Map Identifies Most Vulnerable 'Spots' in the Wake of a Changing Climate

A new study matches future climate change ‘hotspots’ with regions already suffering chronic food problems to identify highly-vulnerable populations, chiefly in Africa and South Asia, but potentially in China and Latin America as well, where in fewer than 40 years, the prospect of shorter, hotter or drier growing seasons could imperil hundreds of millions of already-impoverished people.

The report, Mapping Hotspots of Climate Change and Food Insecurity in the Global Tropics, was produced by the CGIAR Research Program on Climate Change, Agriculture and Food Security (CCAFS). The work was led by a team of scientists at the International Livestock Research Institute (ILRI) responding to an urgent need to focus climate change adaptation efforts on people and places where the potential for harsher growing conditions poses the gravest threat to food production and food security.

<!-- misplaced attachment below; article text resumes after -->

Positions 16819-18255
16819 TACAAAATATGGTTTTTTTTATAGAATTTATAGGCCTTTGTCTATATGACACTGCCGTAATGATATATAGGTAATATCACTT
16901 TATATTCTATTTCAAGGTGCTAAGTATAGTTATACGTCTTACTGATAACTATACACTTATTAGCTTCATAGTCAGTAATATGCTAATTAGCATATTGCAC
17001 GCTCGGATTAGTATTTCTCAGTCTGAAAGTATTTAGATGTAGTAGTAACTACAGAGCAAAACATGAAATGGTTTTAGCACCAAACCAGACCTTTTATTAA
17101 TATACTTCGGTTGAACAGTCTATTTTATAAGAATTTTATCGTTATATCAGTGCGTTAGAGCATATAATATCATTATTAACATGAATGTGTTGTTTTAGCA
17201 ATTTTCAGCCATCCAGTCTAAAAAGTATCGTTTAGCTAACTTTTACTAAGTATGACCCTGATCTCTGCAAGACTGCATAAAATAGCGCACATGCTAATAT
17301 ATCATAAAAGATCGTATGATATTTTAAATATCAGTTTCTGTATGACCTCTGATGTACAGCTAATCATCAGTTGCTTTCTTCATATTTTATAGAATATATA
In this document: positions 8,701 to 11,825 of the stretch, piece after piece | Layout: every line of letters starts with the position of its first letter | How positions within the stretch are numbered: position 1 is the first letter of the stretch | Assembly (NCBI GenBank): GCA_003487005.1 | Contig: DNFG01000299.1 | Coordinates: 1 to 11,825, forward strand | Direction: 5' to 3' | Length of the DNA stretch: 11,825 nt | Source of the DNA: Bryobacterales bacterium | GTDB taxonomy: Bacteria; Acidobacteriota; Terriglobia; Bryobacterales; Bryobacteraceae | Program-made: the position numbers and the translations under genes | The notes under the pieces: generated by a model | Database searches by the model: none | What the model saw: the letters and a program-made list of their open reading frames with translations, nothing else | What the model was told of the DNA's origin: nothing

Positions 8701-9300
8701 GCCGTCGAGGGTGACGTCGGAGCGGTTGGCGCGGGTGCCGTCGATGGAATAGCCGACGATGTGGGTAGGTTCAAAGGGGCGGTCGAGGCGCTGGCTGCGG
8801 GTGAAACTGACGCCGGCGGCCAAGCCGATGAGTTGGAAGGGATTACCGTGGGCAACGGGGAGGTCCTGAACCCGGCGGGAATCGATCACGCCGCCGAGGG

The researchers pinpointed areas of intense vulnerability by examining a variety of climate models and indicators of food problems to create a series of detailed maps. One shows regions around the world at risk of crossing certain ‘climate thresholds’—such as temperatures too hot for maize or beans—that over the next 40 years could diminish food production. Another shows regions that may be sensitive to such climate shifts because in general they have large areas of land devoted to crop and livestock production. And finally, scientists produced maps of regions with a long history of food insecurity. Read full story from ILRI

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